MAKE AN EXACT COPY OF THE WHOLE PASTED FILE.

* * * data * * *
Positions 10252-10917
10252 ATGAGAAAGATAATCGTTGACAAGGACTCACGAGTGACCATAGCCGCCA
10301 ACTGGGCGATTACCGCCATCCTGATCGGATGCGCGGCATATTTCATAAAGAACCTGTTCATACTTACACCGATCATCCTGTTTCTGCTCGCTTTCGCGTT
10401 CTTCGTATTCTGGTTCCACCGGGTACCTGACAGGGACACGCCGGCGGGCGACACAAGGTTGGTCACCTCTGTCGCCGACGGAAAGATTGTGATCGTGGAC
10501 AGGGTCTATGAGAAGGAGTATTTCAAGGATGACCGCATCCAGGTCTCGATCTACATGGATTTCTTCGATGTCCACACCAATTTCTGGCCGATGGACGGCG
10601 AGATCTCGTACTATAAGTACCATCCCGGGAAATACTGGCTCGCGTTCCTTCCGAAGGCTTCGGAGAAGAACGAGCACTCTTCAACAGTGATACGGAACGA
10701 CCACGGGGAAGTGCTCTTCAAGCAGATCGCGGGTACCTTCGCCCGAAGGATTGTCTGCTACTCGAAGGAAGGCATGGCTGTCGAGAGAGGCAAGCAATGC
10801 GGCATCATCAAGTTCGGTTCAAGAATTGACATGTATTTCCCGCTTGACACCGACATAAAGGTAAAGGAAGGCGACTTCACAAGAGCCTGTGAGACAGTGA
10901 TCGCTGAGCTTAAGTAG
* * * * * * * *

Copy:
Positions 10252-10917
10252 ATGAGAAAGATAATCGTTGACAAGGACTCACGAGTGACCATAGCCGCCA
10301 ACTGGGCGATTACCGCCATCCTGATCGGATGCGCGGCATATTTCATAAAGAACCTGTTCATACTTACACCGATCATCCTGTTTCTGCTCGCTTTCGCGTT
10401 CTTCGTATTCTGGTTCCACCGGGTACCTGACAGGGACACGCCGGCGGGCGACACAAGGTTGGTCACCTCTGTCGCCGACGGAAAGATTGTGATCGTGGAC
10501 AGGGTCTATGAGAAGGAGTATTTCAAGGATGACCGCATCCAGGTCTCGATCTACATGGATTTCTTCGATGTCCACACCAATTTCTGGCCGATGGACGGCG
10601 AGATCTCGTACTATAAGTACCATCCCGGGAAATACTGGCTCGCGTTCCTTCCGAAGGCTTCGGAGAAGAACGAGCACTCTTCAACAGTGATACGGAACGA
10701 CCACGGGGAAGTGCTCTTCAAGCAGATCGCGGGTACCTTCGCCCGAAGGATTGTCTGCTACTCGAAGGAAGGCATGGCTGTCGAGAGAGGCAAGCAATGC
10801 GGCATCATCAAGTTCGGTTCAAGAATTGACATGTATTTCCCGCTTGACACCGACATAAAGGTAAAGGAAGGCGACTTCACAAGAGCCTGTGAGACAGTGA
10901 TCGCTGAGCTTAAGTAG